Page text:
• Store fireworks in a dry, cool place. Check instructions for special storage directions.
  • Observe local laws.
  • Don’t experiment with homemade fireworks.
  • Be considerate of your neighbors and stop your celebrations by 10:00 p.m.
  • Clean up all the sticks, wires, tubes, etc. that are left around after your fireworks. Put them in a bucket of water and let them soak overnight to be sure they are out.
  • Many pets are terrorized by fireworks. Be sure your dogs and cats are in an area they feel secure in. Don’t take them to community fireworks displays.
  • Use common sense.
  • Even by following these tips, fireworks can still be quite dangerous. Use safe alternatives to fireworks such as Cap bombs, Sparklers, Party Poppers, Snappers, or Big-Bang Cannons (shameless plug).

This series of three images are from a Consumer Products Safety Commission fireworks safety demonstration using manequins illustrating a scene in an incident where a man and his nephew were killed as they removed powder from fireworks bought in New Hampshire to create larger, more powerful and illegal fireworks, in Washington, Wednesday, June 27, 2007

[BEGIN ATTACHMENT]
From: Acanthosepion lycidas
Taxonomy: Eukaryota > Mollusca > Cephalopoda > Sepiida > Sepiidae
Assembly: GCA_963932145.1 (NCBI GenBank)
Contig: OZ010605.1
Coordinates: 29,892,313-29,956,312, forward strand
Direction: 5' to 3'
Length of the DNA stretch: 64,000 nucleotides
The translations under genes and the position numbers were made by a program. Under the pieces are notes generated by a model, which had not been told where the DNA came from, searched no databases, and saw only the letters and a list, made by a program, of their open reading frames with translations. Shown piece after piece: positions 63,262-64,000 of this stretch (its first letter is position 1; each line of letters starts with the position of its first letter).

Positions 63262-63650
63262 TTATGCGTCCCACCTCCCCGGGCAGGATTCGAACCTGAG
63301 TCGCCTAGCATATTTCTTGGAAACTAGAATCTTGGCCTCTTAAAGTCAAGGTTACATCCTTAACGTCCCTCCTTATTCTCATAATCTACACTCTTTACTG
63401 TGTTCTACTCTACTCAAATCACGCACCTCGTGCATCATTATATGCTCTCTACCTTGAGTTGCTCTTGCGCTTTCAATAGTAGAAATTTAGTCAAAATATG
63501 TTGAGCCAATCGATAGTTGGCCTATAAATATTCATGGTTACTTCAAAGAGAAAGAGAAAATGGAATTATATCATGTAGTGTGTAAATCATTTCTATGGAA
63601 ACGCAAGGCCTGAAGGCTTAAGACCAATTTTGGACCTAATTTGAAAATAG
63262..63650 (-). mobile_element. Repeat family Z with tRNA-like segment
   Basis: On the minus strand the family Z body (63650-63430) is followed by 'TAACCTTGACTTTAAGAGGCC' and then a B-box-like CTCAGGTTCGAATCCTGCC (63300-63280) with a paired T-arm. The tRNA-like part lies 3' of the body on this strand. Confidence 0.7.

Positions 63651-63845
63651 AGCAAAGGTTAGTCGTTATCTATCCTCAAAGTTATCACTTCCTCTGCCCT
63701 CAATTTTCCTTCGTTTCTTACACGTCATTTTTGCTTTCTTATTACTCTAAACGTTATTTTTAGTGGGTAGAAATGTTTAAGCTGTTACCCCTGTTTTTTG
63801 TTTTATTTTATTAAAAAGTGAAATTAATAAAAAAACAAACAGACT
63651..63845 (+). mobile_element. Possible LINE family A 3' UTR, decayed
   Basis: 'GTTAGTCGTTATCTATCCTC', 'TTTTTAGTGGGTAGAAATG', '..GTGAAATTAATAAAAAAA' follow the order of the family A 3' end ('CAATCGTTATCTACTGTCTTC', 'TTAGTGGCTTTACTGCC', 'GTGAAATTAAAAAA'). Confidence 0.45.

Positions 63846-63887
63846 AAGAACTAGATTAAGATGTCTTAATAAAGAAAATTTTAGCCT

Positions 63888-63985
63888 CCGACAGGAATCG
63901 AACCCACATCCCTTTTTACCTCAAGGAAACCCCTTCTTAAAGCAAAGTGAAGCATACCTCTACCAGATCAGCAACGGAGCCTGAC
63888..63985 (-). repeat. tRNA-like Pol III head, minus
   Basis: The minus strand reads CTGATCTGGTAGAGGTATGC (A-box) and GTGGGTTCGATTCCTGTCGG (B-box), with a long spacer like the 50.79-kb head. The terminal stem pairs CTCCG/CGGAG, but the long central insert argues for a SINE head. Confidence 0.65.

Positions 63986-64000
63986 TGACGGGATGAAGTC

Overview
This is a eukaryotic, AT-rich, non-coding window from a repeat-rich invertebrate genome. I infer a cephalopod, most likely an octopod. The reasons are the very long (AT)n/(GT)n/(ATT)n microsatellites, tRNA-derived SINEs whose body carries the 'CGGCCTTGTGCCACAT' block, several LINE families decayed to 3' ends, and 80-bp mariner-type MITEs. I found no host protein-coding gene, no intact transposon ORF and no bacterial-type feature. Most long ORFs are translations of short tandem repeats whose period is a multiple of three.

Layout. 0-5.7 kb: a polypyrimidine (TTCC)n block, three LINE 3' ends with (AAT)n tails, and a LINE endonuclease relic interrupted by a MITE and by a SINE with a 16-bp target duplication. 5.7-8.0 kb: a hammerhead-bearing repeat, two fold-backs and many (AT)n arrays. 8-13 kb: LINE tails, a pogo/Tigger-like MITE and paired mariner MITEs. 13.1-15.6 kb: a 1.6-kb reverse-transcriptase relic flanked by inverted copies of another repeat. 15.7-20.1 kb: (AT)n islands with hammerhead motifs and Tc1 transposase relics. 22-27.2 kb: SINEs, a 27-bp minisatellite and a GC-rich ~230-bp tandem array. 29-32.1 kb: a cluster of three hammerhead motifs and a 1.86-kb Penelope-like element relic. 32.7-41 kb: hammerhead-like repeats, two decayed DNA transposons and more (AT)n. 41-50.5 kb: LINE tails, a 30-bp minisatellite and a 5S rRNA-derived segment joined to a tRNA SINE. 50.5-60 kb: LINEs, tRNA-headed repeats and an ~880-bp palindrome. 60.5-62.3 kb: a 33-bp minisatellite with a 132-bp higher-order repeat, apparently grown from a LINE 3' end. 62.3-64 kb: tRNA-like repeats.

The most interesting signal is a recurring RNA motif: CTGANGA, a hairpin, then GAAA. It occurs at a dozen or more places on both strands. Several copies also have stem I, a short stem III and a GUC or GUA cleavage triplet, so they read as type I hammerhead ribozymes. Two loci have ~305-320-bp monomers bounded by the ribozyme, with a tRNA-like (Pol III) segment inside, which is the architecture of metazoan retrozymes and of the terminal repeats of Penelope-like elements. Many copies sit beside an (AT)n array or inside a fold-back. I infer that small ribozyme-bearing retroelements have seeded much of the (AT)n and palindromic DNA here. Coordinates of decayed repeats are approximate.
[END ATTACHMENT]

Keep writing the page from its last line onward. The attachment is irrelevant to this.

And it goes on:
Big Bang Cannons are the only safe substitute for fireworks. They were originally created because the inventor was concerned about the large amounts of injuries from fireworks.

Big Bang Cannons create a loud “bang” by imploding, Once the gas in the cannon ignites, it draws air back into the cannon, creating a noise as loud as fireworks. This makes them very safe because you cannot place anything in the barrel and expel it (that would only inhibit the combustion). They also do not use gunpowder or matches, instead using Bangsite as fuel. Bangsite is not combustible and cannot be ignited by fire or concussion (you can see why they are so safe). Because of these safety features, Big Bang Cannons can be fired by older children with adult supervision (follow all safety precautions). They are also quite loud and are certainly a great substitute for fireworks. Perfect for your 4th of July celebration!